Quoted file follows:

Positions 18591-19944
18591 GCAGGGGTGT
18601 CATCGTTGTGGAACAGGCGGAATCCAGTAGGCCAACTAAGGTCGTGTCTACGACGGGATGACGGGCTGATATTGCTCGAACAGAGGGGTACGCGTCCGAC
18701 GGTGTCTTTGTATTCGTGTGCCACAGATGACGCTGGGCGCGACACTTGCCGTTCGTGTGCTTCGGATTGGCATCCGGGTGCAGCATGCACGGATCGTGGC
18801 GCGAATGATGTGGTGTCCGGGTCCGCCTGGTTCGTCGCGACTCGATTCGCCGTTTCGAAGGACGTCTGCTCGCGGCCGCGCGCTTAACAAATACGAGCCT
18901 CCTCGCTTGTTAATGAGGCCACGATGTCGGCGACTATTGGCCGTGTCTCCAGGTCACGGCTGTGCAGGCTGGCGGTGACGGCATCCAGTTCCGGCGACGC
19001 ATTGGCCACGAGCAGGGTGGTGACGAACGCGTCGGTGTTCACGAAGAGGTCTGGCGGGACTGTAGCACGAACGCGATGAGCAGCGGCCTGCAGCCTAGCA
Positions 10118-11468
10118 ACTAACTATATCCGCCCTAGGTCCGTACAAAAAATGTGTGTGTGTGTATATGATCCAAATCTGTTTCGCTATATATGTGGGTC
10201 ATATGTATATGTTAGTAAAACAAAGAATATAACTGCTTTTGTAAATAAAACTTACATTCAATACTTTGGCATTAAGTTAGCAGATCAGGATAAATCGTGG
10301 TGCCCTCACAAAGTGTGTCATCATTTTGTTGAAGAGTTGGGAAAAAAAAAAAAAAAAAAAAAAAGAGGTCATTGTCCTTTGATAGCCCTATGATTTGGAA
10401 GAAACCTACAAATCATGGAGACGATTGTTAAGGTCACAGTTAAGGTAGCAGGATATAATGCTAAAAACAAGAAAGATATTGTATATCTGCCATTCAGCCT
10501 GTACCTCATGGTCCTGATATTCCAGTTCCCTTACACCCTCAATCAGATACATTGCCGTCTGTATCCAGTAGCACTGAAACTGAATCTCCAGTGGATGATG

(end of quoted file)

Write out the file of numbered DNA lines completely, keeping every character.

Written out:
Positions 18591-19944
18591 GCAGGGGTGT
18601 CATCGTTGTGGAACAGGCGGAATCCAGTAGGCCAACTAAGGTCGTGTCTACGACGGGATGACGGGCTGATATTGCTCGAACAGAGGGGTACGCGTCCGAC
18701 GGTGTCTTTGTATTCGTGTGCCACAGATGACGCTGGGCGCGACACTTGCCGTTCGTGTGCTTCGGATTGGCATCCGGGTGCAGCATGCACGGATCGTGGC
18801 GCGAATGATGTGGTGTCCGGGTCCGCCTGGTTCGTCGCGACTCGATTCGCCGTTTCGAAGGACGTCTGCTCGCGGCCGCGCGCTTAACAAATACGAGCCT
18901 CCTCGCTTGTTAATGAGGCCACGATGTCGGCGACTATTGGCCGTGTCTCCAGGTCACGGCTGTGCAGGCTGGCGGTGACGGCATCCAGTTCCGGCGACGC
19001 ATTGGCCACGAGCAGGGTGGTGACGAACGCGTCGGTGTTCACGAAGAGGTCTGGCGGGACTGTAGCACGAACGCGATGAGCAGCGGCCTGCAGCCTAGCA
Positions 10118-11468
10118 ACTAACTATATCCGCCCTAGGTCCGTACAAAAAATGTGTGTGTGTGTATATGATCCAAATCTGTTTCGCTATATATGTGGGTC
10201 ATATGTATATGTTAGTAAAACAAAGAATATAACTGCTTTTGTAAATAAAACTTACATTCAATACTTTGGCATTAAGTTAGCAGATCAGGATAAATCGTGG
10301 TGCCCTCACAAAGTGTGTCATCATTTTGTTGAAGAGTTGGGAAAAAAAAAAAAAAAAAAAAAAAGAGGTCATTGTCCTTTGATAGCCCTATGATTTGGAA
10401 GAAACCTACAAATCATGGAGACGATTGTTAAGGTCACAGTTAAGGTAGCAGGATATAATGCTAAAAACAAGAAAGATATTGTATATCTGCCATTCAGCCT
10501 GTACCTCATGGTCCTGATATTCCAGTTCCCTTACACCCTCAATCAGATACATTGCCGTCTGTATCCAGTAGCACTGAAACTGAATCTCCAGTGGATGATG